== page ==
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Breathing

“Break-up any kind of tension with deep breathing!”


By the end of this chapter you will have a good idea on how to assist the regulation of the entire body and mind.


The importance of functional breathing


The average person takes 20,000 breaths a day and if you are breathing with a faulty pattern over a long period of time, you can cause yourself harm.

Deep diaphragmatic breathing facilitates the resting of your mind and body, the digesting and assimilating your food, it enables you to sleep deeper, think clearer, heal from disease and basically live a happy and healthy life.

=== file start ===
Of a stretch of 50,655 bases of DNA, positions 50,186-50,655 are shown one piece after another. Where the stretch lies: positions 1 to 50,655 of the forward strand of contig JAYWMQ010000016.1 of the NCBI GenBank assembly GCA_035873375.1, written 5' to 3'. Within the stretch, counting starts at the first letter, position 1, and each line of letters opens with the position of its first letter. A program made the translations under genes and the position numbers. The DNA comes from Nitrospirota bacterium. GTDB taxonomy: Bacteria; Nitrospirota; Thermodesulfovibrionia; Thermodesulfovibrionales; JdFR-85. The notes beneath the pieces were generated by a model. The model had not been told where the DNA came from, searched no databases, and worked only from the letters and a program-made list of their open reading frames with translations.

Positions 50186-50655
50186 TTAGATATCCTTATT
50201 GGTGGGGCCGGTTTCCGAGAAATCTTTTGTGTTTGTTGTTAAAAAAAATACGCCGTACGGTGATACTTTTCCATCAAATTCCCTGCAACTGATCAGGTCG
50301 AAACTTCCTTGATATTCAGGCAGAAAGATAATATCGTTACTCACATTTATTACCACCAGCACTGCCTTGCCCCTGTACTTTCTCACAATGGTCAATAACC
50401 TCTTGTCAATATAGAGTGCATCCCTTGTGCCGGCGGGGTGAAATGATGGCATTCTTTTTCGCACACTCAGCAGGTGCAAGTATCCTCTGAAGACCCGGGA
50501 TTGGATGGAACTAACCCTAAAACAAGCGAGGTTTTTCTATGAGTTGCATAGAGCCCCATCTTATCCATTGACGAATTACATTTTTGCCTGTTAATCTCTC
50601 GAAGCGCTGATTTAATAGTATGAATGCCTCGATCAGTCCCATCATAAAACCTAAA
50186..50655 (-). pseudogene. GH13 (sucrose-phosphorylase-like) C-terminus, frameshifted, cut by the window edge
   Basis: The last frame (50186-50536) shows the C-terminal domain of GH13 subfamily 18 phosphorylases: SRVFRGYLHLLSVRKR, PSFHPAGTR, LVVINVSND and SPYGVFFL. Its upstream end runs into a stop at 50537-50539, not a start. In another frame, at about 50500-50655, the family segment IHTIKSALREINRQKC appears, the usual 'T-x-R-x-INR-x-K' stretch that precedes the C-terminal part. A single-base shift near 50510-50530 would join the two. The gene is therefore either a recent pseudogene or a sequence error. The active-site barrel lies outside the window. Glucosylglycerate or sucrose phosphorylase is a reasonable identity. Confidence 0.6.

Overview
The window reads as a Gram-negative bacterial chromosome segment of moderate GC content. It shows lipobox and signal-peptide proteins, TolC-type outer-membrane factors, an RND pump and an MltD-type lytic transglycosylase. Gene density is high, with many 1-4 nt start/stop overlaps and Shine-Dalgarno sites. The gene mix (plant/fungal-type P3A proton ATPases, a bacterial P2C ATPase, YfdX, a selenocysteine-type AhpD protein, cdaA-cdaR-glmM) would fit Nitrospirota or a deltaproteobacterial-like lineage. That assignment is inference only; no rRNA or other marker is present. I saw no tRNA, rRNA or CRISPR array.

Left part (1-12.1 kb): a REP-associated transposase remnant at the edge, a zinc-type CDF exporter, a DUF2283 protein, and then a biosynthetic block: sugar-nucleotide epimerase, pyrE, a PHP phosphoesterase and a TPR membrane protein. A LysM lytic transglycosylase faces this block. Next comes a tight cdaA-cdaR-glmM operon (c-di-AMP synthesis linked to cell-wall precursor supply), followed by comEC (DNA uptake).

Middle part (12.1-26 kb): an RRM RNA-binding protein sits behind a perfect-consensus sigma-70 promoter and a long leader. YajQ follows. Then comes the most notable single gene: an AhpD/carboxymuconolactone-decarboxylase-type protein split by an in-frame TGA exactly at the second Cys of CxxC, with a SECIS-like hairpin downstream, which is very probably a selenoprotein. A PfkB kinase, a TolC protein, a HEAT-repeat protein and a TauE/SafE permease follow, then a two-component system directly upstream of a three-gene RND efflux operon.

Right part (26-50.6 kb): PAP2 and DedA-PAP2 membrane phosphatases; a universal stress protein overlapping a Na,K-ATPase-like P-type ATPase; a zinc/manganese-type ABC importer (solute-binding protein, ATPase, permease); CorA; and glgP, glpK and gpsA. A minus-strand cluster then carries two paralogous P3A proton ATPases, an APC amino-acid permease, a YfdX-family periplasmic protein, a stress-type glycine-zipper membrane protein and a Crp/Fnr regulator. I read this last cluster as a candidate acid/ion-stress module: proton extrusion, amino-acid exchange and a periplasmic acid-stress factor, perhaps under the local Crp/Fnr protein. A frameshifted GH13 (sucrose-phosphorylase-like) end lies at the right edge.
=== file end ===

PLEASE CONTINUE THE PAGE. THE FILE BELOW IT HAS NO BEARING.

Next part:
Each time you breathe you’re taking in oxygen and expelling carbon dioxide. The way you breathe is an indicator of your mood and your mood is an indicator of your breath. This means that if you change how you breathe you can change your mood. It also means that when your mood changes so does your breath.


The harmful effects of a faulty breathing pattern


A faulty breathing pattern is a common habit that you may have that you may not even know about. Some of these faulty patterns and their corresponding ailments are as follows;

  • Only breathing into the chest; this can cause neck and back pain because of an over use of secondary respiratory muscles instead of using the diaphragm properly.

  • Inhalations stronger than exhalations; this can cause a fight or flight response.

  • Breathe holding; this can indicate trauma in the body.

  • Mouth breathing; can cause misaligned bite, bad breath, snoring, sleep apnea and night-time urination.

  • Reverse breathing; this is where the diaphragm rises instead of falls on the inhale and can cause many muscular imbalances coupled with a stress response.